A Forgiven Friend Lies, Loss, and Love, But Always Friendship by Sue Featherstone and Susan Pape #Review
I am so pleased to feature an extract from A Forgiven Friend, the final book in the Friends Trilogy by Sue Featherstone and Susan Pape. Before we get to the extract, here;s a little about the book:
Friendship will always come first.
There’s only one way out from rock bottom and that’s up, and Teri Meyer is finally crawling out from the worst time of her life – no thanks to her best friend Lee. But no matter, she’s finally found love – real love with a real man, a successful man, a man who accepts all her flaws. Teri’s never felt like this before, and yet it’s changing her in ways she doesn’t understand.
And there’s only one person who can help, one person who truly understands Teri.
It seems that no matter how hard Lee Harper tries, there’s a battle awaiting her at every turn these days, and she’s tired. And as if she needs the extra stress, Teri continues to create constant and unnecessary drama. But Lee’s the only one who really knows what’s going on under Teri’s hard, convoluted exterior, and that’s why she’s always been there for her.
But the question is: will Teri be there when Lee needs her most?
The brilliant and entertaining final book in the unique FRIENDS trilogy dishes out another dose of rib-tickling mayhem for our favourite thirty-something professional women
Introduction & Extract
Stylish, but stubborn and selfish, Teri Meyer has fallen out with yet another man – the television boss, Richard Walker (aka Duck’s Arse, so named because of his peculiar up-flicked hairstyle). So she has no-one to accompany her to the funeral of her best friend, Lee Harper’s father. Only, when she arrives at the church who should be there but one of her former lovers, local newspaperman Declan? And he wants her back.
I was wondering about the possibility of waiting in the church porch rather than joining the people trooping through the graveyard jungle. Some of the women were doing that odd, lurching dance you do when your heels get stuck in soft ground and you have to force yourself forward, while at the same time hoicking your foot to free the wretched shoes from the clag. But Declan – ever the gentleman (not) – took my arm and propelled me forward. ‘Let me help you across the divide, madam,’ he said with mock gallantry.
So I leaned on him, rather heavily, and we set off.
It dawned on me that I’d never been to an actual burial before. I don’t recall attending any family funerals, either, although I must have done, surely? My parents had parents of their own, and they must have died when I was a little girl, and I’d have gone to their funerals? Wouldn’t I? Nope, don’t remember. Knowing my parents, though, Dad would have been too busy to take time off from his beloved factory, and Mother would have been incapable having diluted any grief with gin. I swear that woman cried tears of pure alcohol.
So it was not something I was looking forward to: seeing a coffin, carrying my best friend’s father, lowered into the wet, sludgy ground where he’d be forever. I shuddered and Declan hugged me closer.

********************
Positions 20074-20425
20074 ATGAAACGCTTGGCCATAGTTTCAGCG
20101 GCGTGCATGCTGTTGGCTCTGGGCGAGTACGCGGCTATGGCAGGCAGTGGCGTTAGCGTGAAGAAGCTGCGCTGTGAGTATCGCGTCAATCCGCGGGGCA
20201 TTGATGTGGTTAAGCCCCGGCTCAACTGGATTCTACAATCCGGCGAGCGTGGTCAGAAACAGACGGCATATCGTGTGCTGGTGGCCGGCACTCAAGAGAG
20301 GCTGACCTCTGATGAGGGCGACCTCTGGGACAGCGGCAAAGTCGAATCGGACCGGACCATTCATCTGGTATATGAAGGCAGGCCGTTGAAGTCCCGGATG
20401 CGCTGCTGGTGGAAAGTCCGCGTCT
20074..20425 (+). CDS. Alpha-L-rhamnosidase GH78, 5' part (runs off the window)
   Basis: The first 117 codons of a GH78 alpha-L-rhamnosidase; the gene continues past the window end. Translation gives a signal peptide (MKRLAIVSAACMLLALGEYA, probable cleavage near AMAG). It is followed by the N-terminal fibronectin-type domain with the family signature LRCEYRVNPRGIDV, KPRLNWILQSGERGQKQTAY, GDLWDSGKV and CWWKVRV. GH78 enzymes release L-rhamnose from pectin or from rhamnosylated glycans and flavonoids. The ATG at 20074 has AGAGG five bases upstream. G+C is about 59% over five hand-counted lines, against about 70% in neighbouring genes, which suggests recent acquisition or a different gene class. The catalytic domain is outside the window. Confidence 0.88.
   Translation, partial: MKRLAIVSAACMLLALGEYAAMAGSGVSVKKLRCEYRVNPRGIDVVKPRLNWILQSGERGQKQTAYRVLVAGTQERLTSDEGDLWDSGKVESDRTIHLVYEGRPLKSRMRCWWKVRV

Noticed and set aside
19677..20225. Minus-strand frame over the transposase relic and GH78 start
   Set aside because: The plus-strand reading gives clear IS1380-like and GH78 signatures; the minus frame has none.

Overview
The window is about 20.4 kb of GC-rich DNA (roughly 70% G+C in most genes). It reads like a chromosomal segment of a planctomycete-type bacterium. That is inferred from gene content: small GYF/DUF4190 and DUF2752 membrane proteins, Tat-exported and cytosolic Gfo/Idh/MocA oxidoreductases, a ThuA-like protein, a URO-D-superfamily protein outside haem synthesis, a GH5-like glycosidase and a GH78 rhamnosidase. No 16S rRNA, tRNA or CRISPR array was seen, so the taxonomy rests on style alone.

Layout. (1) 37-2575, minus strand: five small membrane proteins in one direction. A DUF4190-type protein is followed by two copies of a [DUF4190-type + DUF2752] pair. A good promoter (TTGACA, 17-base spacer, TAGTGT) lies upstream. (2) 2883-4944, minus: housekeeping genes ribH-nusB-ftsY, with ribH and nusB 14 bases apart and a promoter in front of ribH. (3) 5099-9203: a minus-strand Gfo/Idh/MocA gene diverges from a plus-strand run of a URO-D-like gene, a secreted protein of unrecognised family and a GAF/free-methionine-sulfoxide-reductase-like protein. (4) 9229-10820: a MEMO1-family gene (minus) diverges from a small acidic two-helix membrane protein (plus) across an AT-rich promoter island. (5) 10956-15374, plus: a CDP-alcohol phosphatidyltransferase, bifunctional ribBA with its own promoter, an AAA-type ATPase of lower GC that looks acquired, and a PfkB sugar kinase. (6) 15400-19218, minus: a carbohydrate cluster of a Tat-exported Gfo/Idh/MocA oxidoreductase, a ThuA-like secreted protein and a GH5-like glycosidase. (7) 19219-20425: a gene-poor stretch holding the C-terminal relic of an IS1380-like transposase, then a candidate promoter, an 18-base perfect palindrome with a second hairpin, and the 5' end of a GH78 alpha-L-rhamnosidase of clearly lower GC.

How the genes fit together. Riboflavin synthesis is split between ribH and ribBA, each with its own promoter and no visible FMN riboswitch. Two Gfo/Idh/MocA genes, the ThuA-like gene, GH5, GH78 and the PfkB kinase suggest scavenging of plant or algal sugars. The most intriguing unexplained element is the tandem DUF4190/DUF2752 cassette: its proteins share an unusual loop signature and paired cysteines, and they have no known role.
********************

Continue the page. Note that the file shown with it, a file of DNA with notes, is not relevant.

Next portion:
In all honesty, I wished it was Duck’s Arse by my side; Duck’s Arse giggling as he tugged me across the grass; Duck’s Arse saying something along the lines of how we’d get this over with and then go home together. But at that moment, I was just relieved to have someone with me. Even if that someone was Declan.
Quite a crowd had gathered at the graveside. Declan and I stood on the outskirts, peering forwards, he with an arm around me, protectively.
‘Don’t you get any ideas, Declan,’ I warned him.
‘As if I would,’ he replied, trying to sound hurt that I could suggest he was up to something.
We watched the coffin being lowered. We watched Lee sprinkle a handful of earth. We watched as the family, heads bowed, walked silently away.
As the crowd thinned, I stepped up to the open grave, bent down, picked up some wet soil, and dropped it on the coffin lid. ‘Bye bye, Mr Harper. I know I don’t always do a good job of it, but I try to look out for your daughter.’
‘What was that?’ Declan asked, coming to my side.
‘Northing, Declan. Nothing.’
Sue Featherstone and Susan Pape are both former newspaper journalists with extensive experience of working for national and regional papers and magazines, and in public relations.
More recently they have worked in higher education, teaching journalism – Sue at Sheffield Hallam and Susan at Leeds Trinity University.
The pair, who have been friends for almost 30 years, wrote two successful journalism text books together – Newspaper Journalism: A Practical Introduction and Feature Writing: A Practical Introduction (both published by Sage), before deciding to turn their hands to fiction.
The first novel in their Friends series, A Falling Friend, was released in 2016. A Forsaken Friend followed two years later, and the final book in the trilogy, A Forgiven Friend,is published on November 19.
Sue, who is married with two grown-up daughters, and the most ‘gorgeous granddaughter in the whole world’, loves reading, writing and Nordic walking in the beautiful countryside near her Yorkshire home.
Susan is married and lives in a village near Leeds, and, when not writing, loves walking and cycling in the Yorkshire Dales. She is also a member of a local ukulele orchestra.
They blog about books at bookloversbooklist.com
A Forgiven Friend
A Forgiven Friend
UK - Amazon UK| US - Amazon US
Breaking Price News!!
A Falling Friend (book 1) will be FREE from November 18 - 22 (UK, AUS and US)
UK - Amazon UK
US - Amazon US
AUS - Amazon AUS
A Forsaken Friend (book 2): 99c/p from November 18 - 25 (UK and US)
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US - Amazon US
Thanks to Sue Featherstone and Susan Pape, and Rachel of Rachel's Random Resources for the extract and a place on the tour.
Follow the rest of the tour!